“The Largesse of the Sea Maiden” consists of five stories, three of which have never appeared in print.
“The Largesse of the Sea Maiden: Stories”
by Denis Johnson
Random House, 207 pp., $27
A posthumous book by a writer of singular ability is a thrilling gift from the grave, but it is also tinged with regret before we even crack it open. When Denis Johnson died of cancer last year at 67, American letters was stripped of a shimmering original, a visionary who dipped his quill in the ink of the numinous, striving toward the otherworldly, imbuing our days of macadam and mud with the beams of something other, something above.
“The Largesse of the Sea Maiden” consists of five stories, three of which have never appeared in print, and weighs in at just over 200 pages. Johnson’s optimal fighting weight has always been near the 200-page mark, and for the many votaries of “Jesus’ Son” — the most iconic story collection of the American 1990s — “The Largesse of the Sea Maiden” will be much more than a lovely gift; it will be a benediction. Herein are those unmistakable Johnsonian questers and wastrels, narcotized poets and cons, ragged pilgrims ill fit for society, all of them conveyed in prose tingling from the concussion of the sacred and profane, with a sensibility beautifully receptive to bursts of black humor.
In the title story, adman Bill Whitman — note the surname — dishes a contemplative collage of ex-wives and ex-friends, a resigned and almost free-associative appraisal of his shambled past. “The Starlight on Idaho” has Mark Cassandra — note that surname, too — in a rehab facility, “a salvage yard for people who totaled their souls,” scribbling desperate letters to his family and past loves, his doctor, the pope and Satan himself. “Strangler Bob” is told from a minimum-security county lockup, a composite portrait of flunkies and “wayward angels” snagged in the fangs of their own worst plans. (And there’s a better than good chance that the story’s wry teller is the narrator of “Jesus’ Son.”) In “Triumph Over the Grave,” a writer recounts his caregiving of two deathward friends, men “beaten at last not by life but by the refusal of their dramas to end in anything but this meaningless procedural quicksand.” In “Doppelgänger, Poltergeist,” a fed-up instructor of poetry muses upon his friendship with an Elvis-obsessed bard, a seeker whose grief over a dead brother brings him right to the lip of lunacy.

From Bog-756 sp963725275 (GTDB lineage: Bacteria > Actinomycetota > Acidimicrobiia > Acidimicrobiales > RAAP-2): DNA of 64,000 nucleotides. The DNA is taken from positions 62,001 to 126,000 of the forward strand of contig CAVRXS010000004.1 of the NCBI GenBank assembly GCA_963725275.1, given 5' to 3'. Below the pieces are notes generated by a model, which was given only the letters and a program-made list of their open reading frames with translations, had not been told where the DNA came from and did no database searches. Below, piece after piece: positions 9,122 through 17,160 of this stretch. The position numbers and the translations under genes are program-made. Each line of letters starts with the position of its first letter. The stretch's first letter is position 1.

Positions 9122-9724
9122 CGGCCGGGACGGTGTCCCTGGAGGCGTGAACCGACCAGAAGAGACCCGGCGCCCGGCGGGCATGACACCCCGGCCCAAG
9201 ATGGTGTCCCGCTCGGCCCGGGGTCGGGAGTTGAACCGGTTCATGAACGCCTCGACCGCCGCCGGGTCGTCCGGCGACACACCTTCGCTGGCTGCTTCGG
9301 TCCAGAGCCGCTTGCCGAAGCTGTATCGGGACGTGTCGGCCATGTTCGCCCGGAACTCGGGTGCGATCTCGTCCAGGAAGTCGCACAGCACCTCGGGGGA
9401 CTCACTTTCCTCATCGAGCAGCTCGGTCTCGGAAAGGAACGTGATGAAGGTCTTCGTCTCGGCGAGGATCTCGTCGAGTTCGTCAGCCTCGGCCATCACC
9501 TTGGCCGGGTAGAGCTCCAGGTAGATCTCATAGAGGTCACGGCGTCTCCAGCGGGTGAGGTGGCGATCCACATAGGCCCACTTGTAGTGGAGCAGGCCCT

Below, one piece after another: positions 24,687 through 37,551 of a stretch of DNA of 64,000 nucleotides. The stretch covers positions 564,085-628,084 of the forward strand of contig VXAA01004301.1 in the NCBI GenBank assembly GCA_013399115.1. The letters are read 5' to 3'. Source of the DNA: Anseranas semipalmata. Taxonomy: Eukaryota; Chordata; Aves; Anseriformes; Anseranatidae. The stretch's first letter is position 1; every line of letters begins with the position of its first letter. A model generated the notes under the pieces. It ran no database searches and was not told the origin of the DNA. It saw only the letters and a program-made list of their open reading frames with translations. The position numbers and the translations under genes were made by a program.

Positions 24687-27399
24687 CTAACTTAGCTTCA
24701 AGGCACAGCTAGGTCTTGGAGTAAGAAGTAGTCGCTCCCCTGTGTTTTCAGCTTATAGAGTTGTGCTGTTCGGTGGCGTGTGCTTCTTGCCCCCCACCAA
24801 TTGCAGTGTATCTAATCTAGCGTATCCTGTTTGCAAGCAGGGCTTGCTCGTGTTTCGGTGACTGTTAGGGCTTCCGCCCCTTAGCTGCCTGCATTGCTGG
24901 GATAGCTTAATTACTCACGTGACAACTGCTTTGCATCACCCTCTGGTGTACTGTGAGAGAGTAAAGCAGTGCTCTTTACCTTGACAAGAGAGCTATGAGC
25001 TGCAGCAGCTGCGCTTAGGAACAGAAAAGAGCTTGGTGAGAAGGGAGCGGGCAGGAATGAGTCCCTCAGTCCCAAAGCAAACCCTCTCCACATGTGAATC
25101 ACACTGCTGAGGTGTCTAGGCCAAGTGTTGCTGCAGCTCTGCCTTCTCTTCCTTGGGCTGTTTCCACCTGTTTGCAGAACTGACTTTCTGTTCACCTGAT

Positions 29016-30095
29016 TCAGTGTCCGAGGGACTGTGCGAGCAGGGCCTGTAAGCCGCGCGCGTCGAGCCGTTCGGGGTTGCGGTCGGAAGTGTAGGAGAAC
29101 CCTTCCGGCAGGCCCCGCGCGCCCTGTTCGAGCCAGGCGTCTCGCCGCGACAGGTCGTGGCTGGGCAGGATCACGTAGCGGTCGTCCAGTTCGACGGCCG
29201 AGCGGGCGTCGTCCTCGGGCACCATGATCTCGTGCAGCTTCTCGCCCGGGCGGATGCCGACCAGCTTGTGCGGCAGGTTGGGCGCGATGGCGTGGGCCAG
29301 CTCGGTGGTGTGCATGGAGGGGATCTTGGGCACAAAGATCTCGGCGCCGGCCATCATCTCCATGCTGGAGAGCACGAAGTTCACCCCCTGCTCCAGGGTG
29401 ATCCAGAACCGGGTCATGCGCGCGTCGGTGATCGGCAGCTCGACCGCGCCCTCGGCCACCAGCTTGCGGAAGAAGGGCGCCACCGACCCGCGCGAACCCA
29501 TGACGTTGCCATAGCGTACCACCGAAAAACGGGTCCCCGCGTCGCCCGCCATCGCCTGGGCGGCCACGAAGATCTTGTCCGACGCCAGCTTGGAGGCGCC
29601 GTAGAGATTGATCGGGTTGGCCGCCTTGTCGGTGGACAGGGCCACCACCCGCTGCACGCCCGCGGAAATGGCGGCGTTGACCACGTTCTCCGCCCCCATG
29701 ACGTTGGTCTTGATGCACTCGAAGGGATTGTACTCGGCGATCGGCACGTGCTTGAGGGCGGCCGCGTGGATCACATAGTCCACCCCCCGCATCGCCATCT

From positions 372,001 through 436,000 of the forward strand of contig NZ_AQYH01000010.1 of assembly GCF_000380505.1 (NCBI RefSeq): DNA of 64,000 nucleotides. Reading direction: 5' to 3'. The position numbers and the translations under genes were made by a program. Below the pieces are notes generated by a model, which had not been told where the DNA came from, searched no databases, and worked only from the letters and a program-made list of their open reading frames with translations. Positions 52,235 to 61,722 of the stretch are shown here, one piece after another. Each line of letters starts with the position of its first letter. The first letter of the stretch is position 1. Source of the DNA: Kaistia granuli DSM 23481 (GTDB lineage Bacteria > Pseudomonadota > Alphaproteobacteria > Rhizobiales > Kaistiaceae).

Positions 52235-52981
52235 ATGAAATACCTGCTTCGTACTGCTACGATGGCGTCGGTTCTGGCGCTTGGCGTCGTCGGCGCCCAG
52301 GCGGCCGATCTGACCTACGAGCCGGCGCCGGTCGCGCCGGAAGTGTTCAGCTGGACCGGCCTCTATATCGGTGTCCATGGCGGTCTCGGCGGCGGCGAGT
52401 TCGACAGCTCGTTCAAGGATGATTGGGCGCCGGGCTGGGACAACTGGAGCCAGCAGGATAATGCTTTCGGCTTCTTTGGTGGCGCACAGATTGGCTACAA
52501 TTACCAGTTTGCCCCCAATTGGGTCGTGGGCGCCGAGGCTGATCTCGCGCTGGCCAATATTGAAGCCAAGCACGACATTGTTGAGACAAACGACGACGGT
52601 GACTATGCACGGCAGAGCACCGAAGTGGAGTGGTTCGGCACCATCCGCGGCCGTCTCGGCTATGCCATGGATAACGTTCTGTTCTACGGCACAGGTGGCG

In his assertion of a distinctive American mythos, Johnson’s only rivals in the short story are Ernest Hemingway, Flannery O’Connor and Raymond Carver. (Johnson and Carver shared frequent and copious drinks in Iowa in the 1970s.) Bill Whitman is a Carverian ex-husband pummeled by remorse for his assorted disloyalties. On the phone with either his first or second ex-wife — he isn’t sure — he admits: “I suddenly didn’t know which set of crimes I was regretting.”
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The crimes in Johnson’s world are what they are in Carver’s — drink, money, drugs, malaise, the miscalculations of the heart in such a strafing world — except for Johnson those crimes are further fouled by doctrinal despair: the crimes become sins, a blasphemous reckoning with an absconded God. “Excuse me,” says Mark Cassandra in one of his missives, “I have to burn this page and write a letter to God while it’s on fire. Question is, God, where are you? … We are in HELL down here.”
Johnson’s is a quest for the holy under heaven, in a wilderness that has been degraded by the maleficence of God and man. Bill Whitman refers to “certain odd moments when the Mystery winks at you,” and that is Mystery as O’Connor means it: the mute and aching grace of God. His characters, “delivered here without an explanation,” sense themselves “disappearing into the infinite” and long to feel “the ecstasy of a dancer” as they grasp after whatever remedy might rescue them from the gathering dark. Here are women and men caught in a quasi-Manichean worldview, “dragged through the garbage of an evil life on their way to actually going to hell.” Mark Cassandra asks, “What could be worse than a messenger from God?” and perhaps the answer is the sons of the Son of God: Jesus’ sons.
All necessary writers have something ineffable animating their work, but I’m certain that that something results from the counter-reliance of subject and utterance. It is here that Johnson achieves his magisterial effects. His chief concern is the language of the sublime, the embrace of awe, how to transcend the quotidian crush of our lives. He will come to be lauded not only as the holy stylist he’s always been, but as a gnostic seer shaking between damnation and deliverance. He is gone, but his breed of humane beauty dies hard.